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Ready to make 3,000 cookies

By Staff | Nov 29, 2013

CAROL HEATHERINGTON carefully removes a batch of pepparkakor onto her table to cool. Heatherington makes it a yearly tradition to make hundreds of dozens of Christmas cookies.



OTHO – The cookies may be new and fresh, but the recipes can date way back and have been enjoyed by many generations of the Heatherington family and friends.

Carol Heatherington said she’s has been baking Christmas cookies for almost 50 years. Heatherington doesn’t just bake a few batches of cookies here and there; with some help, she has managed to bake upwards of 3,000 cookies to be shared over the holidays.

Although she is unsure just how many she will bake this year, one thing that is for certain – there will always be a variety of cookies, including traditional favorites.

CAROL HEATHERINGTON advises using the old-fashioned cookie presses and said she is always on the lookout for them at sales and estate auctions.

Heatherington keeps a list of cookies made from years past readily available to reference inside a kitchen cupboard. The usual recipes found on those lists include pepparkakor, spritz, kringla, cut-out cookies, date pinwheels, creme cookies, sour cream drop cookies, chocolate chip with Andes mints cookies, monster cookies, ice box sugar cookies, molasses and any other recipes she may want to try.

Heatherington said her mother, Francis Sandgren, used to make cookies and sell them during Christmas. When her mother decided to no longer bake cookies for sale, Heatherington stepped up.

“When she decided to stop selling, I took over and sold some for a few years,” she said.

Once Irene Strait, a neighborhood friend of Heatherington’s, wanted a lesson in baking cookies. That lesson turned into an annual cookie-baking get-together that’s been ongoing for more than 40 years.

“She wanted to learn, and it evolved from there,” said Heatherington.

HEATHERINGTON SAID kringla is a popular cookie made at Christmas time at her home.

Strait no longer makes the trip to help with baking cookies, so now Heatherington’s daughters-in-law, Lila Heatherington and Lynette Heatherington, help out. Even granddaughters will lend a hand, she said, if they are available.

The Heatherington clan gathers and bakes when it can. However, Heatherington said, she prefers to have the majority of the cookies done before Thanksgiving.

When they get together, each person has a certain chore. Even just watching the oven to be sure the cookies are removed on a timely basis is a big help, Heatherington said.

Heatherington, a self-described picky person, puts in the extra time it takes to achieve the perfection of each cookie.

Over the years, Heatherington has learned through trial and error what it takes in certain recipes to achieve that perfect cookie.

CAROL HEATHERINGTON mixes a batch of cookies recently in her rural Otho home.

She said that if using margarine, be sure to use a 100-calorie-per-serving brand.

“Otherwise there is too much water in the margarine and the store brand is the best. No need to buy the name brand,” said Heatherington.

Depending on the recipe, Heatherington will use margarine over butter, and, for example, when making pepparkakor, uses margarine cold from the refrigerator.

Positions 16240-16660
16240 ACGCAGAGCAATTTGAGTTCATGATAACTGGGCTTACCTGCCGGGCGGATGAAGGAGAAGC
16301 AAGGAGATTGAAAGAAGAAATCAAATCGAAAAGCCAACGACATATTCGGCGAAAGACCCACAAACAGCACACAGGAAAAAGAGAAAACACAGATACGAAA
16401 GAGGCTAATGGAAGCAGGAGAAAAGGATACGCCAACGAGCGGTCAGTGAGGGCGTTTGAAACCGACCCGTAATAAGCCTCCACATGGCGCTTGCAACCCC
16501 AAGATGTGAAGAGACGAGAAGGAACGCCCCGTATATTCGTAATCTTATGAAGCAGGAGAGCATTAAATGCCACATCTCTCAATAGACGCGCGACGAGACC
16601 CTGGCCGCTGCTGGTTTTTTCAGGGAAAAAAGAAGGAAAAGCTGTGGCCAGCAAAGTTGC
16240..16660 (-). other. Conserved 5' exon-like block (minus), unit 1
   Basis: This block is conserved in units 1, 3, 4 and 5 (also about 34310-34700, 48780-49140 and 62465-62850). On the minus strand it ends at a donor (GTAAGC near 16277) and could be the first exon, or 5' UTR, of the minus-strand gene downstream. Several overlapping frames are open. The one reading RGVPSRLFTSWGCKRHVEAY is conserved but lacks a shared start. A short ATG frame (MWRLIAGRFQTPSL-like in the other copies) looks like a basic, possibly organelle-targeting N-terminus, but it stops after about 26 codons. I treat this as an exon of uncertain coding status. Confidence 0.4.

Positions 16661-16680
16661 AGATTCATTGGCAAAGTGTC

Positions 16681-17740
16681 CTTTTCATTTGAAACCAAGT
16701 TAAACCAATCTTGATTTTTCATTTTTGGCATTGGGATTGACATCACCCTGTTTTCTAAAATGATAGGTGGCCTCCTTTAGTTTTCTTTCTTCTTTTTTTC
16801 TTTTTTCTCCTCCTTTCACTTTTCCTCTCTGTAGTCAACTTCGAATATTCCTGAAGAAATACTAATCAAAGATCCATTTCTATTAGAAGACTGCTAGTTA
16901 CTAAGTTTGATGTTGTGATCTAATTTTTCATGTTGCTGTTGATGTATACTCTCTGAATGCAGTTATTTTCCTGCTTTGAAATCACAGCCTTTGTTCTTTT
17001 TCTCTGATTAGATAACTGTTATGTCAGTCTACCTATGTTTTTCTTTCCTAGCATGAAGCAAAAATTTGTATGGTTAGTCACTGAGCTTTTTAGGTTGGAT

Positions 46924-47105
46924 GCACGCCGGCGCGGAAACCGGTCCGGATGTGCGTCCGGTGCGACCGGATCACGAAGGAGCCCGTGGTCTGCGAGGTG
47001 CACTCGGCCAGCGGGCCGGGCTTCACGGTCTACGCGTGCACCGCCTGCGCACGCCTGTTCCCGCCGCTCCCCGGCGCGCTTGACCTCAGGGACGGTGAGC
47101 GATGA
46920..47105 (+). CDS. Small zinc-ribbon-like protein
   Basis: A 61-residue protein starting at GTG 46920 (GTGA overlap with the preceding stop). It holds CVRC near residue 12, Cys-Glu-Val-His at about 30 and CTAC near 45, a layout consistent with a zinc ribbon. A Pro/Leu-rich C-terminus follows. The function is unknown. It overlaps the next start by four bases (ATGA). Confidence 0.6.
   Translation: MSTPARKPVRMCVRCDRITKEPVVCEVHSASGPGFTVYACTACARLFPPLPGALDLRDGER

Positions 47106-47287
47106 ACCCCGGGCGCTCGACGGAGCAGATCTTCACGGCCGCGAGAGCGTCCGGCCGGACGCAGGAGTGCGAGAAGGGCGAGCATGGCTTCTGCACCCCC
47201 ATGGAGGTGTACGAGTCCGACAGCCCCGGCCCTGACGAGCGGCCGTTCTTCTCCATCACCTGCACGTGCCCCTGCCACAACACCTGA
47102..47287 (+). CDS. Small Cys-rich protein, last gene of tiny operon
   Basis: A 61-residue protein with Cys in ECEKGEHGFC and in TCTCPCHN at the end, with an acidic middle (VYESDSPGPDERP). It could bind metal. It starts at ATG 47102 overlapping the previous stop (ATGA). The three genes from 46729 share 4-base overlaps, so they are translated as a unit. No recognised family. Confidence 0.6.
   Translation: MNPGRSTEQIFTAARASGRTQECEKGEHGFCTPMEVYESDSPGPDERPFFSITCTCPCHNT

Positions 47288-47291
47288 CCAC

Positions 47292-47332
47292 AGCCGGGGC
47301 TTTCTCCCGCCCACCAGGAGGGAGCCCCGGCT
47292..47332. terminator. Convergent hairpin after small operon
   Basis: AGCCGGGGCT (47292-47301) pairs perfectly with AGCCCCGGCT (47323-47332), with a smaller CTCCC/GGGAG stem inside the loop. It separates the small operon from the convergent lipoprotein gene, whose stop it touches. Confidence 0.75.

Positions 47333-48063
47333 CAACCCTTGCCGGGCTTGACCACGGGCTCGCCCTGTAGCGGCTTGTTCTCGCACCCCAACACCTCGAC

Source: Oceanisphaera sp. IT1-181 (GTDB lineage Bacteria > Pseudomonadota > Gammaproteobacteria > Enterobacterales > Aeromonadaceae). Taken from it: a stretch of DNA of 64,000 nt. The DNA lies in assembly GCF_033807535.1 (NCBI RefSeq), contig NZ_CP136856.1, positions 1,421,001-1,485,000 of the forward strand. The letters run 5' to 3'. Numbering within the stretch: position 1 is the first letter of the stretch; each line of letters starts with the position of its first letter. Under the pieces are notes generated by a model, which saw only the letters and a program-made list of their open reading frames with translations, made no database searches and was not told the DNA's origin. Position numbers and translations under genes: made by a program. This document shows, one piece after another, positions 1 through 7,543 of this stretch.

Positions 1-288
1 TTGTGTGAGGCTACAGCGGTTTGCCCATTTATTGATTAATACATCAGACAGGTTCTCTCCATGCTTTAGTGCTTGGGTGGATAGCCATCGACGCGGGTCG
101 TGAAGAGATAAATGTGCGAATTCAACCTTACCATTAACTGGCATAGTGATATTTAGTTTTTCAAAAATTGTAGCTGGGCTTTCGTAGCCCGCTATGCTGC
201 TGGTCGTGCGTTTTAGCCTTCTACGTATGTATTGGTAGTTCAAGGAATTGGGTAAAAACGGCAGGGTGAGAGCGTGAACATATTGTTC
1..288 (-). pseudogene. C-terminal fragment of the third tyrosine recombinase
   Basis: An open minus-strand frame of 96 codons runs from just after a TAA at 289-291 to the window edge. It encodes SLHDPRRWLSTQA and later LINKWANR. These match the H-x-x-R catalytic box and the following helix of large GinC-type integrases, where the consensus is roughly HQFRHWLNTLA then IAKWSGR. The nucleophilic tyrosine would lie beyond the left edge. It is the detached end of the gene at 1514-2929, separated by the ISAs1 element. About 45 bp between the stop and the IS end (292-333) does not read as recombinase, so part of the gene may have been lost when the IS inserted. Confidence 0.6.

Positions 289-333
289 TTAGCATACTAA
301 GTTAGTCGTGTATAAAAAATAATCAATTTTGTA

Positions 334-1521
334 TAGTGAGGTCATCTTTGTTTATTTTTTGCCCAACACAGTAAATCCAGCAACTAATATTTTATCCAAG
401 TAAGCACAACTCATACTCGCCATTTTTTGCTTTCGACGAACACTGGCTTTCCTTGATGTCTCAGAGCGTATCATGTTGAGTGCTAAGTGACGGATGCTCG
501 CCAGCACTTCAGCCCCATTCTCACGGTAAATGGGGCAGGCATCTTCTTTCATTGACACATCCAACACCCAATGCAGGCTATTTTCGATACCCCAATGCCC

In recipes calling for sour cream, Heatherington has substituted yogurt to save on calories.

She also takes full advantage of using parchment paper for easier removal of cookies from sheets.

When it comes to making spritz, Heatherington recommends using the old-fashioned cookie presses, with the crank.

She said she searches for them at auctions and second-hand stores.

When making pie crusts and peanut butter cookies, she said she will always use lard.

“The cookies just melt in your mouth and the pie crusts are so flaky when I use lard,” she said.

Heatherington said she will bake cookies all throughout the year, but only at major quantities for the holidays.


1/2 pound margarine

1 1/2 cup sugar

1 tablespoon white syrup

1 egg

1 teaspoon baking soda

1 teaspoon cinnamon

1 teaspoon ginger

1 teaspoon cloves

2 1/2 cups flour

Mix together, and using a cookie press with the disc resembling an old wash board, place on to cookie sheets and bake at 350-degrees for 8- to 10-minutes.


2/3 cup butter

2 cups sugar

1 teaspoon vanilla

2 egg yolks

2 teaspoons baking soda

2 cups buttermilk

5 1/4 cups flour

2 teaspoons baking powder

Pinch of salt

Cream together butter, sugar and vanilla, add the two egg yolks, mix well.

Mix flour, baking powder and salt.

Mix together baking soda and buttermilk. Before buttermilk stops foaming add to the butter mixture, then mix in flour mixture.

Chill dough.

Using a small amount of dough, roll in to a pencil shape and twist and place on to cookie sheet.

Bake at 450 degrees for five minutes.


1 cup sugar

1/2 pound butter

4 eggs

1 cup flour (maybe a little more)

1 teaspoon almond extract

Melt butter, stir in part of sugar and two eggs. Stir. Add rest of ingredients.

Mix with spoon no mixer.

Prepare using an electric krumkaka iron.


1 cup butter

1/2 cup sugar

1/2 teaspoon almond extract

1 egg yolk

2 cups flour

Cream together butter, sugar, almond extract and egg yolk.

Add two cups of flour and using a cookie press, place cookies on to cookie sheet, bake at 375 degrees for 10 to 12 minutes.

Breakfast bundt cake

1 box yellow cake mix

1 box instant vanilla pudding

3/4 cup oil

3/4 cup water

4 eggs add one at a time

1 teaspoon vanilla

1 teaspoon butter flavoring

Mix in order given and beat eight minutes.

Pour into pan alternately with a mixture of 1/4 cup sugar and two teaspoons of cinnamon.

Bake at 350 degrees for one hour.

Nuts are optional.

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